FCQs & Bias in Student Evaluation

The UCCS Faculty Assembly Women’s Committee has reviewed the academic literature for evidence of bias in student evaluations of teaching (which are called Faculty Course Questionnaires, or FCQs, at UCCS). The existence of bias in FCQs presents a serious hurdle for women across the campus (i.e., adjunct, non-tenure-track, and tenure-track faculty).

We believe this is a important issue and have consolidated the current evidence here for reference by faculty, deans, directors, and other campus decision-makers. Below, we provide links to the primary sources (in the near future, we will also provide brief summaries, compiled by FAWC board members).

Context and Summary

Faculty Course Questionnaires (FCQs) are used across the UCCS campus as a measure of teaching effectiveness (both in annual merit reviews and in promotion and tenure decisions). However, the literature on student evaluations of teaching (SETs) demonstrates they are deeply flawed instruments for evaluating teaching effectiveness for a variety of reason AND are subject to biases that disenfranchise certain protected classes, particularly women, raising concerns about equity. Furthermore, the literature indicates SETs should not be the primary deciding factor in making high stakes personnel decisions. A recent arbitration decision between the Ryerson Faculty Association and Ryerson University provides an excellent synthesis and outline of the problems with SETs and how they are generally used by university administrators. Below is a quick guide to the limitations of SETs based on the expert report prepared by Richard L. Freishtat, Ph.D., for this arbitration hearing that was recently decided in favor of the Ryerson Faculty Association.

Biases based on characteristics of the faculty member (Freishtat p. 5-7):

  • SETs are influenced by gender, such that women tend to receive lower ratings than men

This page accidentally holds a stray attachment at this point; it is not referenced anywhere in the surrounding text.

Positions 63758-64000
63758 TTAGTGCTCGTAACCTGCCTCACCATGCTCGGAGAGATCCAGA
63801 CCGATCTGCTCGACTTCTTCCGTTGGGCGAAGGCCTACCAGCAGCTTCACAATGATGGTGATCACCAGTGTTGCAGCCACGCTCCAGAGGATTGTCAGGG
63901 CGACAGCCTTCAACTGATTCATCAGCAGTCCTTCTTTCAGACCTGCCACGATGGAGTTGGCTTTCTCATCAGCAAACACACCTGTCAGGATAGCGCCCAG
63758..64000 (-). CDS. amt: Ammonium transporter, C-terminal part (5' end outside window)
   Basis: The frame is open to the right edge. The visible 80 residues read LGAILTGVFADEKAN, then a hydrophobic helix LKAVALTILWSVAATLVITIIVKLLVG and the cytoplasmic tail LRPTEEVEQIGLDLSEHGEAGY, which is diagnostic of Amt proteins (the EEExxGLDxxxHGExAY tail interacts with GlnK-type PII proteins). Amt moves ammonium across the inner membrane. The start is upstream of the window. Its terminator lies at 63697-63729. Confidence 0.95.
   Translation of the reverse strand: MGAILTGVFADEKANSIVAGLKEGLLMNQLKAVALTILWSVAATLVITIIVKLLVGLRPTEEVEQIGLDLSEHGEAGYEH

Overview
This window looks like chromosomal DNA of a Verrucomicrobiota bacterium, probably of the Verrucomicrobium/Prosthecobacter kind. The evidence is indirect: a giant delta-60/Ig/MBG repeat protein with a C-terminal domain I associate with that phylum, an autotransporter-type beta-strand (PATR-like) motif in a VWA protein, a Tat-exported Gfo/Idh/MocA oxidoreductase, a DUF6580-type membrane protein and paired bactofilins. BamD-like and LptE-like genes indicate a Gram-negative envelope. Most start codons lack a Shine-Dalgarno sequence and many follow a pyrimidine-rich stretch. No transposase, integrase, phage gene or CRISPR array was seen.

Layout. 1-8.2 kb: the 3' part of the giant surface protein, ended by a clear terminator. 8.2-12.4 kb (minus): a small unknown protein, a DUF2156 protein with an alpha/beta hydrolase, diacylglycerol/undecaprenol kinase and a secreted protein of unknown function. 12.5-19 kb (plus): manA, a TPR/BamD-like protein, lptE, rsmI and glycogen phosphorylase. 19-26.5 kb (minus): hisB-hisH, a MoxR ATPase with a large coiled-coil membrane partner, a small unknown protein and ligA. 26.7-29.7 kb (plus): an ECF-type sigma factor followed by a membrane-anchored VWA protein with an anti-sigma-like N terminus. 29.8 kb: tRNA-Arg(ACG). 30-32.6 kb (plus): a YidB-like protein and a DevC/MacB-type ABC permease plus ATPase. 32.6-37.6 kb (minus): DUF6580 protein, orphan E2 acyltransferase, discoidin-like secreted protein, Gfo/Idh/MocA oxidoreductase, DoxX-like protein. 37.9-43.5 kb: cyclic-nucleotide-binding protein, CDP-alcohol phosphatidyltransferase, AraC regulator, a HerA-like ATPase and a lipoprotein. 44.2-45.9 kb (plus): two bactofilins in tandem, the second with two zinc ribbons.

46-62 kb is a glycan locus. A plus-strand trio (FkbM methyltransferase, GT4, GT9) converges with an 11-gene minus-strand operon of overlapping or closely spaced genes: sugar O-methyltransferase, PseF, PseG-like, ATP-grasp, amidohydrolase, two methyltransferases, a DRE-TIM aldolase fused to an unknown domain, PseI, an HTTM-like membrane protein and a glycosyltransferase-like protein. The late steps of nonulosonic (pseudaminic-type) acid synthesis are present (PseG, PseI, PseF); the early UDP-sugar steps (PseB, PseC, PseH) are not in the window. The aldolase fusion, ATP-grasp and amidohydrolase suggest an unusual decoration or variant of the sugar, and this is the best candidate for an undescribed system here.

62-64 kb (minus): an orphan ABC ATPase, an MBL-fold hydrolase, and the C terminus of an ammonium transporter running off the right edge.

• This bias is evident even on seemingly “objective” measures, such as grading timeliness
  • SETs are influenced by ethnicity and race, such that faculty of color tend to receive lower ratings 
    • Additionally, SETs reflect a bias against non-native English speakers 
  • SETs are influenced by attractiveness, such that more attractive faculty receive higher ratings
  • SETs are influenced by other traits of the instructor, such as: attitude, perceived fairness, stereotypical fit (i.e., how well the faculty member matches the subjective image of an ideal teacher for that field), and likeability

Biases based on characteristics of the student (Freishtat p. 2, 5-8):

  • SETs are influenced by traits of the student, such as: motivation, attendance, prior ability and education, and fit with the course (i.e., whether the course is in their major)
  • SETs are biased by grade expectations and actual final course grades (i.e., expectations of higher grades translate into higher SETs) even when administered prior to final grade assignment
  • SETs are negatively biased by feedback from other students (i.e., SETs are not independent assessments by each student) 

Biases based on characteristics of the course (Freishtat p. 7-8):

  • SETs are lower for required courses, compared to electives and courses within a student’s major
  • SETs are lower for more quantitative courses (physical science < social science < humanities)
  • SETs are higher for faculty who teach smaller classes (< 40 students)
  • Despite greater learning, students rate active and innovative courses lower than lecture courses (disincentivizing course changes that benefit students) 
  • SETs are often negatively biased in courses that cover controversial or sensitive topics

SET validity (Freishtat p. 2-4, 10-14):

  • SETs do not correlate with student learning or teaching effectiveness/quality
  • SETs are primarily a measure of student satisfaction and liking